Google Is Getting Sued for Collecting Data From Kids' Educational Chromebooks
New Mexico Attorney General Hector Balderas says Google has been violating a federal privacy law by harvesting student information without obtaining parental consent. Google says the lawsuit is 'factually wrong.'
This story originally appeared on PC Mag
New Mexico's attorney general is suing Google for allegedly spying on school children through the company's education-focused Chromebooks. However, the tech giant says the lawsuit gets the facts all wrong.
According to the state's attorney general, Hector Balderas, Google has been violating a federal privacy law by harvesting the students' information without obtaining parental consent. As a result, he's demanding it cease the practice and pay a fine.
"Tracking student data without parental consent is not only illegal, it is dangerous; and my office will hold any company accountable who compromises the safety of New Mexican children," Balderas said in a statement.
His lawsuit specifically cites the Children's Online Privacy Protection Act (COPPA), which prohibits companies from collecting the data of children under the age of 13 unless parental consent has been obtained. Balderas claims Google never did this in local school districts across New Mexico, which have been using Chromebooks as an educational tool for students.
It's no secret Google products do end up harvesting your data as a way to serve up customized content and recommendations, in addition to relevant ads. The business model enables the company to offer free products. But the same tracking has freaked out privacy advocates over how Google is learning intimate details on billions of users by indexing their search histories and website visits.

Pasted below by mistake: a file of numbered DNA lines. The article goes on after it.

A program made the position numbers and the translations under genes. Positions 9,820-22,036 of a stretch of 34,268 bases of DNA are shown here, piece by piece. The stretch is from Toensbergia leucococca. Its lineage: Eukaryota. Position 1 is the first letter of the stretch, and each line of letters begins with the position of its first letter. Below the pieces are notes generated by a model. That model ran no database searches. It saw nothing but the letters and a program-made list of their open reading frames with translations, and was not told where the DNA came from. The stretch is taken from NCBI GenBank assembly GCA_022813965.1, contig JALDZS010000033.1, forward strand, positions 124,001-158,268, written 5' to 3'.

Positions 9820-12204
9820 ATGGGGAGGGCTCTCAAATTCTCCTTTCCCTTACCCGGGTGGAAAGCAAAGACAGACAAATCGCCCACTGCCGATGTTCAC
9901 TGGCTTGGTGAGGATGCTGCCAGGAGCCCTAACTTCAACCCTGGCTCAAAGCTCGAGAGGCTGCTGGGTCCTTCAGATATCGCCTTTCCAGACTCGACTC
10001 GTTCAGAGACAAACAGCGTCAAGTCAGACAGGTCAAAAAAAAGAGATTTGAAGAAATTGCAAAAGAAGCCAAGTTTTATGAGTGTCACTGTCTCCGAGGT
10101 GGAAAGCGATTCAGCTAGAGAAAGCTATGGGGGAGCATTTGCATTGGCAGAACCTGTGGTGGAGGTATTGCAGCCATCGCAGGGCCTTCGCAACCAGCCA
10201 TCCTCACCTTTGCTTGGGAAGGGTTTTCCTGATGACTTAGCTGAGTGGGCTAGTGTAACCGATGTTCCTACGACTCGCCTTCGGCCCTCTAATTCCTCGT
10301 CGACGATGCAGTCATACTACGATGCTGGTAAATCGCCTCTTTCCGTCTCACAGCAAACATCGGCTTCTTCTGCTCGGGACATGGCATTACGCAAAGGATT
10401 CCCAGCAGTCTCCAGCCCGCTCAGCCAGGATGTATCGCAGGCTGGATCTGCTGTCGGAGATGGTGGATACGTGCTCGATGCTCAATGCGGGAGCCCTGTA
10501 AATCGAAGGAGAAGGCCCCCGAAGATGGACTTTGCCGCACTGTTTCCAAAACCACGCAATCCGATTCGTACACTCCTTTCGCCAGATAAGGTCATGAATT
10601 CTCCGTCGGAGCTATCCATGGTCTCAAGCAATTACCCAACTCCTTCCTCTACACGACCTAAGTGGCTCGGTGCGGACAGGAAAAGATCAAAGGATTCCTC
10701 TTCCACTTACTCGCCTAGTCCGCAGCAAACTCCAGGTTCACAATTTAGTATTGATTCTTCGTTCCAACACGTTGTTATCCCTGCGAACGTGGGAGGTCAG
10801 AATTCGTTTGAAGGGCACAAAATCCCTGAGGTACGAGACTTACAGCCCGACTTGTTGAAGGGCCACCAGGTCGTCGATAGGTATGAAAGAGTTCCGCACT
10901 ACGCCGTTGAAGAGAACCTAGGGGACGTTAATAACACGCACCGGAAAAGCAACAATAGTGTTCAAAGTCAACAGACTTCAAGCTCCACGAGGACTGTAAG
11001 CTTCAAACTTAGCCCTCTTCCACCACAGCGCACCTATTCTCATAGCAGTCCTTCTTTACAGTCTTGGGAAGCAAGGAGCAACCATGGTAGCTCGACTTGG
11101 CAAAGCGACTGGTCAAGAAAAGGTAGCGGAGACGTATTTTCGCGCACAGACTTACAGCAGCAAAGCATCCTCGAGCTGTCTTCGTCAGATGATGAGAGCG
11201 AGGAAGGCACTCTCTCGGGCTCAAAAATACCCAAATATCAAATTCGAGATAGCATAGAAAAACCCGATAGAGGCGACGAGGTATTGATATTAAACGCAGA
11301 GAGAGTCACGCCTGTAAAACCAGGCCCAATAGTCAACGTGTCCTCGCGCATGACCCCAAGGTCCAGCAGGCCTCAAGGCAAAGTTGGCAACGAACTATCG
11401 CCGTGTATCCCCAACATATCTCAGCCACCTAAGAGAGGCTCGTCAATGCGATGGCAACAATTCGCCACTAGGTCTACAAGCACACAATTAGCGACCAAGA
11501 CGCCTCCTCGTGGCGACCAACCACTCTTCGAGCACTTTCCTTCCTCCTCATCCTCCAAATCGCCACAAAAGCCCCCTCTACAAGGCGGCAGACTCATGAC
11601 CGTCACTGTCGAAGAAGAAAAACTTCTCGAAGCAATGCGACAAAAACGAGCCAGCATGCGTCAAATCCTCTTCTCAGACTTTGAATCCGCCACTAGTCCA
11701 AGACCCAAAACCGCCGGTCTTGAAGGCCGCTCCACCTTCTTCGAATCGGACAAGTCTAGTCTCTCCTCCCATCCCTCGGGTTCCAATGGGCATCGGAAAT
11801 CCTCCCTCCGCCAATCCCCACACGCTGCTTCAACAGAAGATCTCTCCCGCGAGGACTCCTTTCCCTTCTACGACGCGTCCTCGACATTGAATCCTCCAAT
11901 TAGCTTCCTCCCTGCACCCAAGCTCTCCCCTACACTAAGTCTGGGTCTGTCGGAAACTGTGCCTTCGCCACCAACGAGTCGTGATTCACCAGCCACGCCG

It's why Balderas filed today's lawsuit; he claims Google is collecting "massive quantities of data" from young children for the company's own commercial benefit.
"My investigation has revealed that Google tracks children across the internet, across devices, in their homes, and well outside the educational sphere, all without obtaining verifiable parental consent," Balderas wrote in a letter to Google CEO Sundar Pichai. In the case of Chromebooks for schools, Google will bundle the hardware with G Suite for Education, which comes with Gmail, Google Drive, Google Calendar, in addition to the Chrome browser.
However, the tech giant is dismissing the lawsuit as "factually wrong," a Google spokesperson told PCMag. "G Suite for Education allows schools to control account access and requires that schools obtain parental consent when necessary," she said in an email. "We do not use personal information from users in primary and secondary schools to target ads. School districts can decide how best to use Google for Education in their classrooms and we are committed to partnering with them."
Google has also created a web page devoted to answering privacy questions around Chromebooks used for educational purposes. "We contractually require that schools using G Suite get the parental consent required by COPPA," the site says. "Our services can be used in compliance with COPPA as long as a school has parental consent."
However, Balderas' lawsuit claims the company never obtained any verifiable parental consent from an online form, a toll-free number, or a video-conference call with parents. "Furthermore, the pop-up notifications that Google displayed to students when first accessing their Google Education accounts are not intended nor available for review by the child's parent," the lawsuit adds.